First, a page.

Lenovo Group, the world’s biggest maker of personal computers, reported a 19 percent jump in net income in the second fiscal quarter, but revenue fell short of analyst expectations, sending shares lower.
The company, which has been muscling its way into the smartphone market, said quarterly revenue rose seven percent to $10.5 billion, but sales from its mobile device division fell six percent to $1.4 billion.
Shares of Lenovo shed 2.46 percent in Thursday afternoon trade, compared with a 0.1 percent decline in the benchmark Hang Seng index.
Still, the Beijing-based company tightened its hold over global PC sales even as the broader market shrank. Sales of both laptops and desktop computers rose 0.9 percent and 6.4 percent, respectively.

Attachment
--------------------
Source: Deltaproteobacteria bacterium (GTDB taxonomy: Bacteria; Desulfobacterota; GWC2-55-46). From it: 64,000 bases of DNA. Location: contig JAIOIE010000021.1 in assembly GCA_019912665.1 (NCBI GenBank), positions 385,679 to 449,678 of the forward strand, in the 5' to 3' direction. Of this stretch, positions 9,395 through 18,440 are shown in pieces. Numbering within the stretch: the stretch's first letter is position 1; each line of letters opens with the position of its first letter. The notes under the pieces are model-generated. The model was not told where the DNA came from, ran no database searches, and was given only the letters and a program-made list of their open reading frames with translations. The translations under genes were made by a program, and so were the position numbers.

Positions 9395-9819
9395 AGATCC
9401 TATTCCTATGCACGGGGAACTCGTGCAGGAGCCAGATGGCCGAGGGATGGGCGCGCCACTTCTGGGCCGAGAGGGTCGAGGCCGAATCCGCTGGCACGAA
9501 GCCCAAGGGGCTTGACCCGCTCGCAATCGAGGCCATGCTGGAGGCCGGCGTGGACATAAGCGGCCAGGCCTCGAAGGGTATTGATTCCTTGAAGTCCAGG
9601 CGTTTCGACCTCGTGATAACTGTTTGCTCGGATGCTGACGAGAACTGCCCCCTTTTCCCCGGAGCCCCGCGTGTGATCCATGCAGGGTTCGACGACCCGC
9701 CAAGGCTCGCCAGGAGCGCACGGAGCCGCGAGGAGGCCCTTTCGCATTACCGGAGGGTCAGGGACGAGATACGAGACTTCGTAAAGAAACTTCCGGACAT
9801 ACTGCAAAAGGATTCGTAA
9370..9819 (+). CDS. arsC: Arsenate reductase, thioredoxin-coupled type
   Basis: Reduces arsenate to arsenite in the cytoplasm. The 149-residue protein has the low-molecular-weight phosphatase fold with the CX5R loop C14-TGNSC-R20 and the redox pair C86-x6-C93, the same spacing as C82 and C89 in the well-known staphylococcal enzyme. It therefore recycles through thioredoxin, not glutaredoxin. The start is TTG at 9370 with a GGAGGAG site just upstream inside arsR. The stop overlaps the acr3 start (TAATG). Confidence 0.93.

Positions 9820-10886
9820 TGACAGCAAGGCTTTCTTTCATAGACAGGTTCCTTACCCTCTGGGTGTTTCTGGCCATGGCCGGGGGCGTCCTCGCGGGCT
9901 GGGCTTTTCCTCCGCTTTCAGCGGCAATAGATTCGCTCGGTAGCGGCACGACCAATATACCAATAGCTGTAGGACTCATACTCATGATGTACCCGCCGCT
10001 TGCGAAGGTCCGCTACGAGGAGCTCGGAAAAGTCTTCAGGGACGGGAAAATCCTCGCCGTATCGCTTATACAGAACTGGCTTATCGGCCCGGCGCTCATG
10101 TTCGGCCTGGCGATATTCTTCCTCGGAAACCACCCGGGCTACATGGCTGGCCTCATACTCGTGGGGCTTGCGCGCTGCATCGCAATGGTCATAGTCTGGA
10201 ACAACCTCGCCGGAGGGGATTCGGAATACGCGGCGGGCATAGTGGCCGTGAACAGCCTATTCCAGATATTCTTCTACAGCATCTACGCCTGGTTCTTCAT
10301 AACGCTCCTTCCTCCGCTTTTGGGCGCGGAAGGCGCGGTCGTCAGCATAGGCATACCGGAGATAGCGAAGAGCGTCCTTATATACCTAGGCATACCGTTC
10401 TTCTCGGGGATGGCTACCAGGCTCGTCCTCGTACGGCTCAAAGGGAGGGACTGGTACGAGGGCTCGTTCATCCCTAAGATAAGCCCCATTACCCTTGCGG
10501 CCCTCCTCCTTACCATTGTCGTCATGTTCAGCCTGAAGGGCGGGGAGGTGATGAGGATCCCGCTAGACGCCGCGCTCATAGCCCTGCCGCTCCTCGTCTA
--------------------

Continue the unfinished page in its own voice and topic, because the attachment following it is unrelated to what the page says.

Net income was $262 million, exceeding the $260 million expected by analysts, according to Thomson Reuters SmartEstimates.
The company also announced a dividend payment of HK$0.06 ($0.0077) per share to stockholders.
Lenovo is now ramping up its assault on new product markets after recently closing two multi-billion-dollar acquisitions, for IBM’s low-end server business and Google’s Motorola handset unit.
The company additionally named Jerry Yang, the Yahoo co-founder, to its board of directors. Yang, who is also an Alibaba Group Holding director, formerly served as a Lenovo board observer.
(Reporting by Gerry Shih; Editing by Christopher Cushing)
This article originally appeared on Recode.net.